A glorious cold front came through. It’s like Mother Nature’s way of saying “sorry for all the really crappy weather the last few weeks.” I’m sure it’s a relief for the people who are still waiting for their electricity to come back on. My brother-in-law in Baton Rouge finally got power on the 11th and another friend as of Saturday still didn’t have power. It will get hot again I know. But not beastly hot like August.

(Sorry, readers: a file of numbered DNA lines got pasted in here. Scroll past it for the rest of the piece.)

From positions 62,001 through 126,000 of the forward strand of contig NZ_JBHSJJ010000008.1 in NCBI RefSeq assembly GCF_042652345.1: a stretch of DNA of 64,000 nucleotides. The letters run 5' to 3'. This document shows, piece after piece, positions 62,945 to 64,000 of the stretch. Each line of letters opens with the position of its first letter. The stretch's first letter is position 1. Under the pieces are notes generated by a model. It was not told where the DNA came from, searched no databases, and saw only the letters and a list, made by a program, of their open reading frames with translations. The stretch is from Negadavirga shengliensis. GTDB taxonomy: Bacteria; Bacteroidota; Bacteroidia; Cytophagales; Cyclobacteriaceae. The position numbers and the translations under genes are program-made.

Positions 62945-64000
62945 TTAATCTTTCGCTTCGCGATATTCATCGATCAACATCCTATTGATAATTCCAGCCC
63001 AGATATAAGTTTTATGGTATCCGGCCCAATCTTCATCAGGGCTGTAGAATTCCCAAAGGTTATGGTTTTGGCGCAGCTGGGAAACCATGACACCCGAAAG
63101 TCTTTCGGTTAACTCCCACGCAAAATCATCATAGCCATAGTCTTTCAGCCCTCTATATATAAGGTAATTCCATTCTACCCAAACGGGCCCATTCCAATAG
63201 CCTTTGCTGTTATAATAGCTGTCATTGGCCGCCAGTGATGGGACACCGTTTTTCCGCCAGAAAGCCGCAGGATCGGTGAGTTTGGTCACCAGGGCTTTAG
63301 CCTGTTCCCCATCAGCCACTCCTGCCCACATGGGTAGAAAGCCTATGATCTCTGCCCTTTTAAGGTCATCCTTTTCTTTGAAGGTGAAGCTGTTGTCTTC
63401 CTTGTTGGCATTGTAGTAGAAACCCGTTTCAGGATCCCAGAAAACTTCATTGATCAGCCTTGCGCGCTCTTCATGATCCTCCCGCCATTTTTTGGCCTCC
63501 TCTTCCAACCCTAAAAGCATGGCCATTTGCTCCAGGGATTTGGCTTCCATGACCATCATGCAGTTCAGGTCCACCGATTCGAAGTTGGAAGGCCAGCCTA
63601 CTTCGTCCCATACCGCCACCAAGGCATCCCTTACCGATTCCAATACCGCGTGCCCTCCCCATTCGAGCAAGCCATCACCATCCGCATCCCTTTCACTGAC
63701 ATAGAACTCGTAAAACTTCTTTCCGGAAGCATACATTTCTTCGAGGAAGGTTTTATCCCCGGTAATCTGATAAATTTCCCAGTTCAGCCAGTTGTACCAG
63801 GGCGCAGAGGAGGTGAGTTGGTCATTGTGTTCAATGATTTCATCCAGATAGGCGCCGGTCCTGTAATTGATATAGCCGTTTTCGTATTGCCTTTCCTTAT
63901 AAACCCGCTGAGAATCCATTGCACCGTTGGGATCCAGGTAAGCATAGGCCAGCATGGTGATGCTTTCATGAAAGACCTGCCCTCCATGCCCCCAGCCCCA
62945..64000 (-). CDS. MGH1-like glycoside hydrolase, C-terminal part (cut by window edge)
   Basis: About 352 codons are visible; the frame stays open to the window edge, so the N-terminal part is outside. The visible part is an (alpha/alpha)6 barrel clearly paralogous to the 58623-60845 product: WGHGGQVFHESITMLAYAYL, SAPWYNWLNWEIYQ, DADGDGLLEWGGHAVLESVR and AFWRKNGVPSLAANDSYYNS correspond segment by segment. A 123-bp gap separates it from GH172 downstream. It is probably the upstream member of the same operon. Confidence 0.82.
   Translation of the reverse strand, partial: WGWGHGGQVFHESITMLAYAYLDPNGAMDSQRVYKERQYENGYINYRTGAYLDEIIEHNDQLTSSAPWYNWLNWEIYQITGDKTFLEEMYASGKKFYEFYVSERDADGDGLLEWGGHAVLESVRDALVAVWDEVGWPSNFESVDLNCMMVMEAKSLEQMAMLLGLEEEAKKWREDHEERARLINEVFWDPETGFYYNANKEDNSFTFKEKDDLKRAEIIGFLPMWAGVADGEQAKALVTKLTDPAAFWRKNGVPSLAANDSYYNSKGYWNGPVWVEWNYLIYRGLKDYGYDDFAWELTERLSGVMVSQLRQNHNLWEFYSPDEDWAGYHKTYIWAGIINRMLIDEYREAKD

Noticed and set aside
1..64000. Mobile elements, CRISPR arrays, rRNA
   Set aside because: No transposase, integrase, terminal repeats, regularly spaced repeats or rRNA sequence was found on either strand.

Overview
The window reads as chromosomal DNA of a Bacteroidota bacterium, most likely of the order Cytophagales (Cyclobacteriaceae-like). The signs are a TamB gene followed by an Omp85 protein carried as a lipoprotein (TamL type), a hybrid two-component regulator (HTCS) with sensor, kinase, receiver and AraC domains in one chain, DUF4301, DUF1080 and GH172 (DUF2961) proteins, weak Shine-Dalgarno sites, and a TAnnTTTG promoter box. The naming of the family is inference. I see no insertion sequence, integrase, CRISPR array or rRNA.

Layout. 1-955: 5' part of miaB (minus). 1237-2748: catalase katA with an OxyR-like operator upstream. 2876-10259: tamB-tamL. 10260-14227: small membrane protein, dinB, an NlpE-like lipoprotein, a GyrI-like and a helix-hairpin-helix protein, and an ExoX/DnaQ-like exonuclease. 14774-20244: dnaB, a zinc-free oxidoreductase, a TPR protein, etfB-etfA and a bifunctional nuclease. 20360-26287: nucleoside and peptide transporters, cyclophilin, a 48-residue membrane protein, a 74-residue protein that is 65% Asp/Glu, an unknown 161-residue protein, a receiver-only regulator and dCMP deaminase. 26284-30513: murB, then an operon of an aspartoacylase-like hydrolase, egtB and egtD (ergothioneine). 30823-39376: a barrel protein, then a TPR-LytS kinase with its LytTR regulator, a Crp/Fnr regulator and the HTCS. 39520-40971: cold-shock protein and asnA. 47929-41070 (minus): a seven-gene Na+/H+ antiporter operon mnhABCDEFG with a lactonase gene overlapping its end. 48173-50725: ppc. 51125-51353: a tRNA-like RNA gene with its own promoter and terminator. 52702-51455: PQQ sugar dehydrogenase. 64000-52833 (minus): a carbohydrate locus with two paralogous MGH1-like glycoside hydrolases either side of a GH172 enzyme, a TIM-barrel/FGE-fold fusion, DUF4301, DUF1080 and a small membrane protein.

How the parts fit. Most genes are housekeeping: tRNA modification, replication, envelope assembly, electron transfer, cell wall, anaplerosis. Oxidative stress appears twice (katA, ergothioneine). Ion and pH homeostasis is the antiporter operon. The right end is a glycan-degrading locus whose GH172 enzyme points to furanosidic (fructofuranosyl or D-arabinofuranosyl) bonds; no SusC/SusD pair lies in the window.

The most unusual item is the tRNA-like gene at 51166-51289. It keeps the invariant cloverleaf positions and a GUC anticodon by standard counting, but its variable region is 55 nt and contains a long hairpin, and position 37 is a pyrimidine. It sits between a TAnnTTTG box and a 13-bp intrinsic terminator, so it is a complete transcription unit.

The power and size of Ike really took people by surprise. And while I don’t want to wish harm or disaster on anyone, there was some smug satisfaction to all those who after Katrina said things like “why do people live down there where they get hurricanes?” Flooding in Indiana and Ohio from a tropical storm? Who would have thunk it. Weather happens. Everywhere. Talking with a friend of mine who I grew up with in Florida, I was surprised how little she knew about hurricanes. I later realized there weren’t many big storms then, not until Andrew, not like now. I’ve become an expert on them after living in New Orleans. People here still talk about hurricanes Betsy (1965) and Camille (1969). I couldn’t believe the people on the Texas barrier island who were staying for Ike. It’s not crazy to live somewhere hurricanes hit, it’s crazy to stay when a hurricane is coming right at you. People on the news in coastal Texas and Louisiana said things like “the water’s never gotten this high” or “I’ve never seen the water come up so fast.” Every storm is different and you just never know what’s going to happen. I slacked off this year on my hurricane food supply. Thankfully we haven’t needed it, but I’m not going to let it slide again. Here to hoping this is my last hurricane related post for a long time.